This is part of a blog series ahead of the global Medact/IPPNW Health Through Peace conference in York. Click here to find out more about the event and register.
Earlier this year, the UK government and NHS digital struck a data-sharing deal that allows immigration officials to get hold of patients’ personal information in order to track down, arrest and deport migrants. Now, fear of deportation is keeping migrants from making crucial medical appointments. Doctors of the World’s UK clinics regularly report seeing people in urgent need, including pregnant women and cancer sufferers, who are afraid to otherwise see a doctor.
Refugees and undocumented migrants often receive less effective healthcare and face barriers when trying to access NHS care despite having serious multiple health needs. Such tactics have serious public health and human rights implications.
The data sharing deal has promoted intense debates and campaigns about the provision of healthcare as a fundamental human right, irrespective of immigration status. The impact data sharing has on vulnerable people’s lives became depressingly clear in the aftermath of the Grenfell tower disaster.
Volunteers on the ground reported that some survivors required urgent medical attention but were too scared of using the NHS due to the fear of being reported to the Home office. Rather than dispelling fears, the one-year amnesty offered by the Government, has increased suspicion and the threat of deportation. In response to the urgent need, Doctors of the World (DOTW) opened up a safe and confidential pop-up clinic for survivors.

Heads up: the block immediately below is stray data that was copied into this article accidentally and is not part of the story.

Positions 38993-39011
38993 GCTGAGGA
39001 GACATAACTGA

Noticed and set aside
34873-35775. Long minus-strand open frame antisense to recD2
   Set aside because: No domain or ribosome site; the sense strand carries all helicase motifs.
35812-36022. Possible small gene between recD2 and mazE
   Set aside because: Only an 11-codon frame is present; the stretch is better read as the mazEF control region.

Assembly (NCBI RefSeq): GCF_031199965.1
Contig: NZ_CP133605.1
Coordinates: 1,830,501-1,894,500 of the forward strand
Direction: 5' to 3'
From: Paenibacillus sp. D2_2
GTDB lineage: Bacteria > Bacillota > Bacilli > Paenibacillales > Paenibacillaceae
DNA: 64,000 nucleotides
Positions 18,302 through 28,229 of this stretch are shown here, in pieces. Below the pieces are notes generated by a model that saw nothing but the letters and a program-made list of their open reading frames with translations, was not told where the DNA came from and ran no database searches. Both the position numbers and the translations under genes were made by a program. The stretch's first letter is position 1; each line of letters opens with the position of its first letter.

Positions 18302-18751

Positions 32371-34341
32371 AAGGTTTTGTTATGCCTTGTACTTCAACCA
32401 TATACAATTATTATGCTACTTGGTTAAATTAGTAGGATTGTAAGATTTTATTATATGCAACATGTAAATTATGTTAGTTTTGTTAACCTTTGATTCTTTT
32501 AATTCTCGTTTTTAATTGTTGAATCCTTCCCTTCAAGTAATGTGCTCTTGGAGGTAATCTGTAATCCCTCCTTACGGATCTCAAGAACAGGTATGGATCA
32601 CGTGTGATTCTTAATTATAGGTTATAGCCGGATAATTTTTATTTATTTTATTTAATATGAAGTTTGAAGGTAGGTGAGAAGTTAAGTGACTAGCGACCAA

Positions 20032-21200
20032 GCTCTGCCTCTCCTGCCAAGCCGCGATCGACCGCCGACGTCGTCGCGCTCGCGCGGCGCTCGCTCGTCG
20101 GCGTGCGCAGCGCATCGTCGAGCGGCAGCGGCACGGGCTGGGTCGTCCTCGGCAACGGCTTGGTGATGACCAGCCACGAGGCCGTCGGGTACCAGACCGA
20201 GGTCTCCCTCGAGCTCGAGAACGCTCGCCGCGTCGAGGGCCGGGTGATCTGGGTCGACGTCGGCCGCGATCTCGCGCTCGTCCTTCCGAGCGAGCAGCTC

Join us in York on Wednesday 6th September for a 90 minute training session facilitated by Anna Miller from DOTW, to learn more about entitlement to NHS care, barriers to accessing healthcare and the policy implications of restricting access to healthcare. Anna will also be discussing the role of healthcare professionals as advocates for access to healthcare.
This training module, is aimed at healthcare professionals working in the NHS, but is also relevant for those with an interest in health policy and human rights. Due to high demand, Anna will be running two sessions and delegates can choose from a morning (1100 – 1330) and an afternoon session (1530-1700).
Anna will also be part of a panel discussion (other speakers to be confirmed) from 1400-1500 which looks at the ways in which different European countries have responded to the healthcare needs of people on the move.
According to figures published by the UN, the number of refugees in the world has reached the highest level ever recorded – a record 65.6 million people have been forced to flee their homes. More than 100,000 refugees have crossed the Mediterranean to Europe this year alone.
The conference presents many other opportunities for those interested in the health and welfare of refugees. We have papers looking at the refugee ‘crisis’ from a European perspective, as well as narrative accounts from the Global South, including Syria, Somalia, Sri Lanka and Uganda.